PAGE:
Telecommunications play KCOM Group (LSE: KCOM) found itself on the back foot on Tuesday following the release of full-year numbers, the stock last 2% lower on the day.
Today’s modest decline, however, suggests that investors see nothing alarming in KCOM’s latest release, helping the stock remain comfortably off 2017’s troughs of 87.5p per share struck last month.
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KCOM announced today that revenues slumped 5.1% during the 12 months to March 2017, to £331.3m. This forced pre-tax profits at the firm to shrink 65.6% during the period, to £30.5m.
KCOM has attributed the bottom-line fall to the “continuing decline in legacy business and additional cost of the national fibre network outsource,” after the firm had sold off certain network assets last year.
A poor connection
Despite this adverse result, KCOM elected to raise the full-year dividend to 6p per share from 5.91p in the prior period.
The broadband and telephone giant has undergone vast restructuring in recent times, the business shuttering numerous brands to operate under one fascia concentrating on the Hull and East Yorkshire region. It is also taking steps to develop its Enterprise arm which provides IP-related communications and IT services to business.
Irrespective of these measures however, the City expects KCOM to continue to toil for some time yet. For fiscal 2018 a further 8% earnings decline has been projected, and an additional drop — of 3% — is pencilled-in for the following period.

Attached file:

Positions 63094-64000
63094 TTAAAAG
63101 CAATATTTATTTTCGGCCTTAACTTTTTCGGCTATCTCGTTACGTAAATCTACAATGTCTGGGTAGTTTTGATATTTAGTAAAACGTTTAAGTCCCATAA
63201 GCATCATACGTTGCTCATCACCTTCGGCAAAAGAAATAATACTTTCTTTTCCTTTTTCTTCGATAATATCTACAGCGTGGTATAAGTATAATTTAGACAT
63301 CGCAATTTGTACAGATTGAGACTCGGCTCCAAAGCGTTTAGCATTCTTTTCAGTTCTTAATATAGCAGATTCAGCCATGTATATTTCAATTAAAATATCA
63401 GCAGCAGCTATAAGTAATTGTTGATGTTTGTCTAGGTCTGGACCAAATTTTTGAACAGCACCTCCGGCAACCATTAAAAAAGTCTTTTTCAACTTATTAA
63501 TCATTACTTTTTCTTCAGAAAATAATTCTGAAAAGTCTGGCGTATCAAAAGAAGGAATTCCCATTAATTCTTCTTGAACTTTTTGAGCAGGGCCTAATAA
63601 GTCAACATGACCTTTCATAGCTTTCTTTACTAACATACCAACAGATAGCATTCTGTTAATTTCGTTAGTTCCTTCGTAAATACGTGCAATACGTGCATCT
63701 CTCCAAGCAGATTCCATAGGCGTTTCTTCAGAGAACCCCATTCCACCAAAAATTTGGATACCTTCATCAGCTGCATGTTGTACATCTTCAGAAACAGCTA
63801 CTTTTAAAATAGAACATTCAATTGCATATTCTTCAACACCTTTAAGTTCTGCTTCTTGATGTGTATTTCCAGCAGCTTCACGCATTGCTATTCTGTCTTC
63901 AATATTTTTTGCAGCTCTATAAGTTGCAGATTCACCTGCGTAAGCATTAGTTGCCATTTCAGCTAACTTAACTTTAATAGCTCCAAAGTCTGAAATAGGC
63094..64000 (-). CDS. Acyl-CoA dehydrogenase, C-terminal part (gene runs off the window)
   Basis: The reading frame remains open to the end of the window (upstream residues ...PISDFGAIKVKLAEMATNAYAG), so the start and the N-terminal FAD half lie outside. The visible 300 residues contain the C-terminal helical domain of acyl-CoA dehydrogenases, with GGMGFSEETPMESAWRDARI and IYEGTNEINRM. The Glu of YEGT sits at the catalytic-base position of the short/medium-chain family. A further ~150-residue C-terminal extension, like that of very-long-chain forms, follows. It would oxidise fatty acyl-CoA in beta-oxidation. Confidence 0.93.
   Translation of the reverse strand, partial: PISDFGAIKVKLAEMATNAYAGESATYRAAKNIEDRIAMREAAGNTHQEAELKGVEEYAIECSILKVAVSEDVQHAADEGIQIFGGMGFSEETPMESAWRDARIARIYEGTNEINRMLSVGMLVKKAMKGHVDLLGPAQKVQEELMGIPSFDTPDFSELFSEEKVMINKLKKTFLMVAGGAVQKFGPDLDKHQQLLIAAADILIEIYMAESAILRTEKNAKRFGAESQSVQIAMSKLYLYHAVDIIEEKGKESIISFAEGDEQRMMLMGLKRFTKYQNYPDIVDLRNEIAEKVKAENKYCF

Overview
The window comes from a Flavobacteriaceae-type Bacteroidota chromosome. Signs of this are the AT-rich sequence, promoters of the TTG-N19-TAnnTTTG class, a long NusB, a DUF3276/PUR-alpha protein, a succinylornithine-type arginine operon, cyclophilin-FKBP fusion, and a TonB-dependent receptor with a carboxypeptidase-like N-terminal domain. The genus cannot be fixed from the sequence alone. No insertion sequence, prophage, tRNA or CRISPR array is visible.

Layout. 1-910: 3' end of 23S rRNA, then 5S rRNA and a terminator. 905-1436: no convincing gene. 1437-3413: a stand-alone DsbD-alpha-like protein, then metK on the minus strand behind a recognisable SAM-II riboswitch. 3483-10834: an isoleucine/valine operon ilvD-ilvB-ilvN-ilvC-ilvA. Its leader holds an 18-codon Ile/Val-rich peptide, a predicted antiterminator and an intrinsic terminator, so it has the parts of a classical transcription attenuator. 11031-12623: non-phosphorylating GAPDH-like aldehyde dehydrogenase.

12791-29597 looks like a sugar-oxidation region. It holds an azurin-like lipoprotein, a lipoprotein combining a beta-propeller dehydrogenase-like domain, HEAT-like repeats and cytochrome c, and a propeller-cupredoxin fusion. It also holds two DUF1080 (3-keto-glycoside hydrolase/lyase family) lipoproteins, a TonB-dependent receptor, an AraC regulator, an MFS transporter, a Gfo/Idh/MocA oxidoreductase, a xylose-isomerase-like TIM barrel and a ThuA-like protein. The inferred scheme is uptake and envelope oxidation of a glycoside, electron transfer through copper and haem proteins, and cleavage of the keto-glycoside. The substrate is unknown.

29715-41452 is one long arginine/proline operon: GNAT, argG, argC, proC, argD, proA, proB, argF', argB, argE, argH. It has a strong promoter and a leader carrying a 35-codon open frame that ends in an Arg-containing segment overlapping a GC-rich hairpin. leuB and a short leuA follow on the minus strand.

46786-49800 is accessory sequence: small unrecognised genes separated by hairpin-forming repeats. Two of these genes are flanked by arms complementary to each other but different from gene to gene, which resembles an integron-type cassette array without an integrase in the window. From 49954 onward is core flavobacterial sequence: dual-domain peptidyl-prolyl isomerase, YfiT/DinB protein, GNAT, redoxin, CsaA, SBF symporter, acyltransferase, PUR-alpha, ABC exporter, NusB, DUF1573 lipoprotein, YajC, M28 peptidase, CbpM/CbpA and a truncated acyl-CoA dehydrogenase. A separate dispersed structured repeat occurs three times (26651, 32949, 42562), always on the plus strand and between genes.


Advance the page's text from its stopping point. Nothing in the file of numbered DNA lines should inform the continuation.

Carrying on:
Against this backcloth the City expects KCOM to annex its progressive dividend policy and keep the dividend locked at 6p this year. While this projection still yields a juicy 6.6%, I reckon investors should give such a figure short shrift.
Not only does this forecast payout outstrip predicted earnings of 5.4p per share, but KCOM is also battling a serious deterioration in the balance sheet. The telecoms giant swung from net funds of £7.4m in 2016 to net debt of £42.4m last year.
With KCOM also warning today that it expects “a further decline in revenues and margins associated with our legacy activities,” I reckon the business is far too risky for dividend chasers right now.
In a hole
Like KCOM, I believe FTSE 100 mining giant BHP Billiton (LSE: BLT) is another big yielder, which investors should steer clear of.
Having been forced to cut the dividend to 30 US cents per share in the last fiscal year, from 124 cents in the year to June 2015, BHP is expected to get onto the front foot again this year with an 81 cent reward. Such a figure yields a chunky 5.4%.
Supported by resurgent iron ore values more recently, City brokers expect earnings at BHP to explode 468% in the period to June 2017. Still, share pickers should bear in mind that this figure is still covered just 1.6 times by predicted earnings, some way below the safety yardstick of two times.
And looking further out, the threat created by swelling oversupply across many commodity markets, allied with patchy demand data from China, threatens to slam raw materials values back into reverse once again. This view is shared by many analysts, a point underlined by forecasts of a 2% bottom-line slide at BHP during fiscal 2018.
I believe the alarming fundamental signals from BHP’s major markets make it a risk too far right now.